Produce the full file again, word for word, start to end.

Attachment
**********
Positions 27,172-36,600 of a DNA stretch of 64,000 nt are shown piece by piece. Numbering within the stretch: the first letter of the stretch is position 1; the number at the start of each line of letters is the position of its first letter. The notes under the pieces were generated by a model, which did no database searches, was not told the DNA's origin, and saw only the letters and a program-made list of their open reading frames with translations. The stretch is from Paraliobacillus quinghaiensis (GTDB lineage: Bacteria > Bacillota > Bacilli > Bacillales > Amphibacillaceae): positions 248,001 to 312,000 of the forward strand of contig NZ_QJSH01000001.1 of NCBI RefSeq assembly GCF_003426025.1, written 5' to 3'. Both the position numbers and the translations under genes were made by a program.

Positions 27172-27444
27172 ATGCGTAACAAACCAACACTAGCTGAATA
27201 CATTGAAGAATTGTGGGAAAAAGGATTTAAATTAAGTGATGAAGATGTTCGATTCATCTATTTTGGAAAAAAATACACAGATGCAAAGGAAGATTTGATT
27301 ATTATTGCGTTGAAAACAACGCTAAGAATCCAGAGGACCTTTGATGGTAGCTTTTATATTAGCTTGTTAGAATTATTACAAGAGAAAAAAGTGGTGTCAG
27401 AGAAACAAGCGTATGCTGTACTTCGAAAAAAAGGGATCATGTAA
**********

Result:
Positions 27,172-36,600 of a DNA stretch of 64,000 nt are shown piece by piece. Numbering within the stretch: the first letter of the stretch is position 1; the number at the start of each line of letters is the position of its first letter. The notes under the pieces were generated by a model, which did no database searches, was not told the DNA's origin, and saw only the letters and a program-made list of their open reading frames with translations. The stretch is from Paraliobacillus quinghaiensis (GTDB lineage: Bacteria > Bacillota > Bacilli > Bacillales > Amphibacillaceae): positions 248,001 to 312,000 of the forward strand of contig NZ_QJSH01000001.1 of NCBI RefSeq assembly GCF_003426025.1, written 5' to 3'. Both the position numbers and the translations under genes were made by a program.

Positions 27172-27444
27172 ATGCGTAACAAACCAACACTAGCTGAATA
27201 CATTGAAGAATTGTGGGAAAAAGGATTTAAATTAAGTGATGAAGATGTTCGATTCATCTATTTTGGAAAAAAATACACAGATGCAAAGGAAGATTTGATT
27301 ATTATTGCGTTGAAAACAACGCTAAGAATCCAGAGGACCTTTGATGGTAGCTTTTATATTAGCTTGTTAGAATTATTACAAGAGAAAAAAGTGGTGTCAG
27401 AGAAACAAGCGTATGCTGTACTTCGAAAAAAAGGGATCATGTAA